What a great person. It feels like we lost one of our own.
True. It still seems a bit surreal. I just can't believe he's gone.
Tanner was an MMA fighter to treasure
By Dave Sholler
Special to the Caller-Times
Originally published 05:25 p.m., September 12, 2008
Updated 05:25 p.m., September 12, 2008
Former UFC middleweight champion Evan Tanner didn't drive a fancy car. He didn't live in a mansion with dozens of plasma televisions and a Sub-Zero refrigerator either. For the Amarillo native, material possessions meant very little.
The 11-year professional sought fulfillment in ways that had nothing to do with designer clothes, shiny jewelry, or customized sports cars.
Simply put, Tanner derived pleasure from experiencing the little things in life that many take for granted. He enjoyed testing the ocean with his surfboard. He grew fond of pounding the winding roads and terrain with his mountain bike. And most notably, he found satisfaction in spending time learning about nature.
A self-described minimalist, Tanner planned to embark on a journey deep into the Southern California desert last week. Writing on his blog for Spike TV's Web site, Tanner called the trip a "pilgrimage" in order for him "to do some thinking."
Unfortunately, a trip that was supposed to be a peaceful retreat turned into a tragic mystery. While few details have been released, officials in Imperial County, Calif., confirmed Tanner's body was found in the desert Monday. Initial reports suggest Tanner passed away after succumbing to 100-plus degree temperatures in the California wilderness. The former champion was 37.
Even though circumstances surrounding Tanner's death are unknown, it is clear by the reaction from the MMA community that the Texan was deeply respected. Recognized for his powerful knees and proficient ground game inside the Octagon, perhaps Tanner will be best remembered for his friendly demeanor outside of the cage.
The first American to win the Pancrase Neo-Blood Tournament in Tokyo, Japan, Tanner boasted one of the sport's finest resumes. However, long before trading punches with Rich Franklin or David Loiseau, Tanner built a reputation as one of MMA's gentle warriors.
He was gracious with his time. Whether it was with an aspiring fighter, pesky reporter, or star-struck fan, Tanner was genuine and gave each person the respect they deserved.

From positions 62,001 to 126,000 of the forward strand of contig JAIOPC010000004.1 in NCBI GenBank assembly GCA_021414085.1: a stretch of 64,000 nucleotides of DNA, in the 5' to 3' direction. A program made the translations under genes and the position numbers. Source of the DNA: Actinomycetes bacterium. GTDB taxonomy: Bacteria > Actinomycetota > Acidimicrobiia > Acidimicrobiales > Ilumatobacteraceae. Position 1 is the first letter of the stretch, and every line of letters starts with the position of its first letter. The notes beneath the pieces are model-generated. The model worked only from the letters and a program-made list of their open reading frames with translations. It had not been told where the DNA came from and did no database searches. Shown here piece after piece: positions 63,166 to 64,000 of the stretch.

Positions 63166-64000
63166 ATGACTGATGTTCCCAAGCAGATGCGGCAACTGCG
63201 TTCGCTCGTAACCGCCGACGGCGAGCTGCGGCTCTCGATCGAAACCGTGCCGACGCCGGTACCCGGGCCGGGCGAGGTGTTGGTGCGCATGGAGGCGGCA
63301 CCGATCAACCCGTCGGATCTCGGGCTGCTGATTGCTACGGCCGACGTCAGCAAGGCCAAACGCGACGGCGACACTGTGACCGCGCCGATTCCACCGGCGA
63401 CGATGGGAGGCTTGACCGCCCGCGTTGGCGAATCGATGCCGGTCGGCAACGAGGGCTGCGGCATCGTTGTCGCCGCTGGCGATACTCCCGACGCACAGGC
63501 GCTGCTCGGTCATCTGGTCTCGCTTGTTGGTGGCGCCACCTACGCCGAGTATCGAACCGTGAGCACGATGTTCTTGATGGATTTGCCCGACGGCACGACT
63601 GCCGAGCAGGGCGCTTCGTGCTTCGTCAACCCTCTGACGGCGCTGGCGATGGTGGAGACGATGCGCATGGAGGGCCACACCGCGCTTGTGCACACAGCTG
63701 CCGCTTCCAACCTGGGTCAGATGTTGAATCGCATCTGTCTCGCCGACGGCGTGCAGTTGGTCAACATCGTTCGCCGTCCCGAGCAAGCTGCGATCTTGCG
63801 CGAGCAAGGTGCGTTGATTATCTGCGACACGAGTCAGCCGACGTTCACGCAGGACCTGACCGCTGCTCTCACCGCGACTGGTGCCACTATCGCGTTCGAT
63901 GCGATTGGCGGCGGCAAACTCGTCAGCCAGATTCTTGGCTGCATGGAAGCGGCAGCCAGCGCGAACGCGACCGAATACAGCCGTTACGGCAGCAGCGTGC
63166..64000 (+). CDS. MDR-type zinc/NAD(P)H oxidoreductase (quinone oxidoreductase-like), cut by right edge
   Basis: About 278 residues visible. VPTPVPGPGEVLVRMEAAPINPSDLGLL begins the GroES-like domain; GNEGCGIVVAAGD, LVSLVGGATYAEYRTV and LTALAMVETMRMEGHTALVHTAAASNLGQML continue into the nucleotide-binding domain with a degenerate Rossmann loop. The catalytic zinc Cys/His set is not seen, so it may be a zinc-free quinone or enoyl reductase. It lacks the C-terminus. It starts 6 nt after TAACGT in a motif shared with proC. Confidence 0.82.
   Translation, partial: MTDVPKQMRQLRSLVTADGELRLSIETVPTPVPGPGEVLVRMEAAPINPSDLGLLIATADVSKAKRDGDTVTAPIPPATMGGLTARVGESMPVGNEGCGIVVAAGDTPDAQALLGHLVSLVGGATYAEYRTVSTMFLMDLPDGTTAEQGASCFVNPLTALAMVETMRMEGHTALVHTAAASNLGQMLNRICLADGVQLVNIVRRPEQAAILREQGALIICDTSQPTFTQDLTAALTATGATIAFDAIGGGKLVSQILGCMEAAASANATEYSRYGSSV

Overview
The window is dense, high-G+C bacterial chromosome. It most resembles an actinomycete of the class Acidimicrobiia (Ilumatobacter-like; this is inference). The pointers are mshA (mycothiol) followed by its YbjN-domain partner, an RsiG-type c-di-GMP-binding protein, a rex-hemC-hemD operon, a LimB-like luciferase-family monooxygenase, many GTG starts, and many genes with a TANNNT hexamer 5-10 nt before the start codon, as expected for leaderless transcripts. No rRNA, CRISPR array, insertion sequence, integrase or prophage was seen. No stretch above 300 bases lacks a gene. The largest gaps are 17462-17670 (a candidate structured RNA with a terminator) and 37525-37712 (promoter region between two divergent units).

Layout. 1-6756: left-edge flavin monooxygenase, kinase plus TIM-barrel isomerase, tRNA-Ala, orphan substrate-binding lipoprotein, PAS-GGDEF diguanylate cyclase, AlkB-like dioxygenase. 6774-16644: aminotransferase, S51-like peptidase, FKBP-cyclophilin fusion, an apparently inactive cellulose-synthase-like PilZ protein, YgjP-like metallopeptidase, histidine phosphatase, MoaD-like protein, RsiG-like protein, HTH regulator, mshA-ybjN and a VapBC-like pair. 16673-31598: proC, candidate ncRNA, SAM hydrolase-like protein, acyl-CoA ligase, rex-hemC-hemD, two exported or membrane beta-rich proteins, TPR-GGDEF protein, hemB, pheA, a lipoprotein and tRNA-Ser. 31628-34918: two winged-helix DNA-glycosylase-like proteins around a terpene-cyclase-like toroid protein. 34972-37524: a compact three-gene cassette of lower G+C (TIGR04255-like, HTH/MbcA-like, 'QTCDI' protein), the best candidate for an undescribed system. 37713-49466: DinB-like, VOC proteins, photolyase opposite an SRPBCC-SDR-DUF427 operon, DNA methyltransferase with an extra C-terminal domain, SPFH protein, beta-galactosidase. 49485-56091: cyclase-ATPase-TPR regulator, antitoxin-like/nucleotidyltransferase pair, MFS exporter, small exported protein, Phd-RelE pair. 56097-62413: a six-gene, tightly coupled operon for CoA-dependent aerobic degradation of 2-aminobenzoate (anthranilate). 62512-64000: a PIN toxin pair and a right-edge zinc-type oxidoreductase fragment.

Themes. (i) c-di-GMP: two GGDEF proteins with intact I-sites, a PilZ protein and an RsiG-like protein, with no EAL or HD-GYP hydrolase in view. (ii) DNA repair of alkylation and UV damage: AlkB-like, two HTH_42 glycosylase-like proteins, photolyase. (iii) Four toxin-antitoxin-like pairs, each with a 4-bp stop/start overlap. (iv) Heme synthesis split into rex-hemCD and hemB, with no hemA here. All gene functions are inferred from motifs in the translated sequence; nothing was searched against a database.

On top of showing great humility with fans and media alike, Tanner spoke few ill words toward his opponents. Having fought the likes of Tito Ortiz, Heath Herring, Phil Baroni, and Robbie Lawler, Tanner could have embraced a arrogant, "me against the world" attitude. He could have opted to engage in trash talk. Instead, he showed gratitude and appreciation for his opponents, ultimately letting his skills doing the talking.
Above all, Tanner never once lost sight of his own personal beliefs while achieving fame. When corporate sponsors offered bags full of money for Tanner to wear their logos, the former University of Oklahoma student chose to keep things simple.
He wasn't in the sport for their money. Unlike others who fought to make ends meet, Tanner battled to challenge his mind, body, and soul.
Evan Tanner jokingly told readers of his blog that he was heading into the California desert to "find treasure." In need of some time to reflect, the former 185-pound champion felt that solitude in the desert was the best opportunity for mental clarity.
Tanner never returned from his trip to the desert. However, those that know the humble fighter realize that he likely found the peace he was looking for.
It's just the way Evan Tanner was. He was humble. He was grateful.
He was one to treasure.
tough pill to swallow, may his soul rest in peace
never met him but feel like i have lost a close friend
im still in disbelief.
TTT for a great fighter and a great human.
there is a shortage of them these days.
With all the stresses of life and the constant pressures to always making money, ect. ect..Evan Tanner makes you want to be more like him in this respect. More like a minimilist. There is something peacefull about thinking this way. Placing it into action is the hard part. It sounds cliche' but when the word Warrior is used in MMA, he is that. I say is, and not "was' because his spirit will live inside many of us. He makes you stop and smell the roses so to speak.
He certainly had something about him that made the word "Warrior" totally fit. He is the first one that comes to mind when you hear that word. There are a lot of tough guys who aren't afraid to fight, but he had that extra something that brought a sense of honor and purpose to it.
I agree. And more than likely because he was a good guy with a big heart. And also one that could kick the shit out of you if need be. RIP Evan. Hard to believe you've left us.
I couldn't agree more, jason
Yeah it really sucks. I never met him, but feel like I lost a close friend. I could'nt even watch Spike, because they showed his last fight. I got even more bummed out when they started Inside MMA talking about him. I wish I could have met him......
I always enjoyed watching him fight and respected his openess about his life when he wrote his blogs. He was'nt afraid to let people know he was a regular guy.
R.I.P. champ, gone but never forgotten........
They did a very well thought out piece on him on Inside MMA.
He was a great person. Someone who did right. He didn't care about material objects and wanted to do his part for society. You gotta respect that.
^ Indeed, we lost a very unique and wonderful person. I hope that he will continue to inspire people (with the same spirit he had ,alive) in death. There are some very worthwhile interviews and tributes out there that are worth watching. Evan Tanner was 1 in a million! RIP
I just keep listening to the Into the Wild soundtrack..over and over